A comprehensive security audit tool

Command Line – Tiger

© Photo by Efe Ya

© Photo by Efe Ya

Article from Issue 282/2024

The revived Tiger provides a comprehensive set of security audit and intrusion detection tools.

An application with a long history, Tiger [1] was first developed to help secure Unix systems on the Texas A&M University campus. It was released in 1994, around the same time that many other well-known classic security tools appeared, such as COPS, SATAN, and John the Ripper. Since then, the project has forked and ceased development, only to be revived in recent years as a convenient framework for modern security requirements on Unix-like operating systems.

Summarizing Tiger is a challenge. Basically, Tiger is a collection of Bourne shell scripts, C code, and data files. The Debian version includes 43 modules, seeming to cover every aspect of a Linux system imaginable, with the exception of kernels. From networks, Apache, and printers in external connections to boot managers, logs, configuration files, passwords, accounts, and groups in the system structure, Tiger analyzes them all in a variety of ways. Even missing patches, dormant users, and expired passwords are included. In all these areas, Tiger checks for configurations, duplications, inconsistencies, incorrect or vulnerable configurations, and unapplied patches, as well as security intrusions. Often, it draws on other security applications installed as dependencies. To give a full list of Tiger's modules here is impractical, but its man page [2] provides a complete list, along with brief explanations of each. Given Tiger's modular structure, it is possible still more will be added as computers evolve. For instance, new modules for AI seem likely in the future.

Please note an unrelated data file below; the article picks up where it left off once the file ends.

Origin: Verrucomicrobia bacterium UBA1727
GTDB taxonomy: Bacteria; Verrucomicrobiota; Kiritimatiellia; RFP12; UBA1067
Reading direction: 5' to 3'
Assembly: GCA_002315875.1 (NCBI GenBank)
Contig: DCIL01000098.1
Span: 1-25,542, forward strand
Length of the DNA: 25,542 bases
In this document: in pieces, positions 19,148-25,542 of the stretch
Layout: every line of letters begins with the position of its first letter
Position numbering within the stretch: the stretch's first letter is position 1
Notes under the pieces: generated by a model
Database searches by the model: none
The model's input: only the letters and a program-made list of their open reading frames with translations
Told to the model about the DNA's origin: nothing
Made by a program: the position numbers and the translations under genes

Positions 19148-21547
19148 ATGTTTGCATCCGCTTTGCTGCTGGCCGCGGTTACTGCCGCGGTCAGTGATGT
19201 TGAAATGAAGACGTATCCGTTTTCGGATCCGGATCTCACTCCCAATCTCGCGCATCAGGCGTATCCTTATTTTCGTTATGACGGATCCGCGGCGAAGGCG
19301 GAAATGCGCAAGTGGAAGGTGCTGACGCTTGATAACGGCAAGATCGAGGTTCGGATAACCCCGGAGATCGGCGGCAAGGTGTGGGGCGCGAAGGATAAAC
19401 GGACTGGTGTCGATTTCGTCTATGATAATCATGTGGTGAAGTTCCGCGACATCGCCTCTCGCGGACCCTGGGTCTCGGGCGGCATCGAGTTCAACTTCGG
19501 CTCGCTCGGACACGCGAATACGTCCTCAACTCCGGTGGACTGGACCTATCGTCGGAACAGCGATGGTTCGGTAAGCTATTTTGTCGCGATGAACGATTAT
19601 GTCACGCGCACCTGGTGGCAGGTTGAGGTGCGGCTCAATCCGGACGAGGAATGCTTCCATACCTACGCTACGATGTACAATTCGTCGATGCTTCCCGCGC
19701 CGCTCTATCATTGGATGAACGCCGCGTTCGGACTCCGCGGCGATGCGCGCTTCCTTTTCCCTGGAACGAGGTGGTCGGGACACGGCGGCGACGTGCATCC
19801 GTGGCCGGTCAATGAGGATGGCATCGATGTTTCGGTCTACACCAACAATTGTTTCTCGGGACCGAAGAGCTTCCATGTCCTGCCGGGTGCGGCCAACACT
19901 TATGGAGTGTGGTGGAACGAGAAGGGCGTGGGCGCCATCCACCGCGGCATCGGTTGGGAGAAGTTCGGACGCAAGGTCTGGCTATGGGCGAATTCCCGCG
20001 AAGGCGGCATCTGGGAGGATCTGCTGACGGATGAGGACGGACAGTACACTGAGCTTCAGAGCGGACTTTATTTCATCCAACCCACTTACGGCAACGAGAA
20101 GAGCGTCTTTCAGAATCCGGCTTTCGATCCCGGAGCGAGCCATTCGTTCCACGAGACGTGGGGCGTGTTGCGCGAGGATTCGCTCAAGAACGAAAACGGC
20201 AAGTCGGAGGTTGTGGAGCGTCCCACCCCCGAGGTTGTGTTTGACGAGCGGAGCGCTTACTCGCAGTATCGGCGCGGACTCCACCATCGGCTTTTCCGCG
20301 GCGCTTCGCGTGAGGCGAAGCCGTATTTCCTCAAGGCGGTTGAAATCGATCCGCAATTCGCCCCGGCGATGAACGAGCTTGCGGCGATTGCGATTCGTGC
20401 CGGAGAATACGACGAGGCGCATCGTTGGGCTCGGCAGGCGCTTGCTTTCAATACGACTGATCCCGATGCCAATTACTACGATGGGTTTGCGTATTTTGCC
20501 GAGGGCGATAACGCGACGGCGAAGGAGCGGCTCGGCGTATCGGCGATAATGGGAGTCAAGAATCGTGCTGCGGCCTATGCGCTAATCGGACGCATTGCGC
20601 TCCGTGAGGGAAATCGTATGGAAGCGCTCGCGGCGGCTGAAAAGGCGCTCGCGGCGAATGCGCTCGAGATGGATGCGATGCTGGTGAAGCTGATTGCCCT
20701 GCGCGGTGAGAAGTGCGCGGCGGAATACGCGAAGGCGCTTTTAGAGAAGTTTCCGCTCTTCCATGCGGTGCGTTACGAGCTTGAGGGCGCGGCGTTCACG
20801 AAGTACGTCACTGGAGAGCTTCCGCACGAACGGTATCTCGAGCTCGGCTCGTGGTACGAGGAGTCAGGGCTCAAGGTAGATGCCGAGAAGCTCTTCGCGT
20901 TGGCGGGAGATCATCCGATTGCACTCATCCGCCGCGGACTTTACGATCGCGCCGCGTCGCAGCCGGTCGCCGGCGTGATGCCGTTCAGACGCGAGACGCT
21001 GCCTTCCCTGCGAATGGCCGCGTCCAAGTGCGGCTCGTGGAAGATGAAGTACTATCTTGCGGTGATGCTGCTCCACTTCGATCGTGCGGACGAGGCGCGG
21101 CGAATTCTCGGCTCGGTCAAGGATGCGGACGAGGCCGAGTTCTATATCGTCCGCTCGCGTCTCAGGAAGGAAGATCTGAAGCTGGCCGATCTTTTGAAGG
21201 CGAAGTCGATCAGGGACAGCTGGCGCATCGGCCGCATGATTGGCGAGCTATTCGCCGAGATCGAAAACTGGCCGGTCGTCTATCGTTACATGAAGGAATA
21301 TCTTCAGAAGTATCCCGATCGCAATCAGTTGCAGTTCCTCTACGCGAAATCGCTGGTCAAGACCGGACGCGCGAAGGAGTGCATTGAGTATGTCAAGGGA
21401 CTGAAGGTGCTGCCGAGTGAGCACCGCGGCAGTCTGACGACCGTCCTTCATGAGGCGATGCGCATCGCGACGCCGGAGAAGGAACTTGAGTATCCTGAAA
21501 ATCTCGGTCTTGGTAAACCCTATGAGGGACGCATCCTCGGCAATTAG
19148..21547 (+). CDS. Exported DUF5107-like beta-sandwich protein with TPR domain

Tiger was originally written for Unix and then for Debian and Red Hat Linux. You get glimpses of the code's age sometimes in such references as the name lilo.check, the module for all bootloader scripts named for the dominant bootloader around the turn of the century. However, today, Tiger is available in many other distributions. Although for greater security, you may prefer to download the latest release from the project's website.


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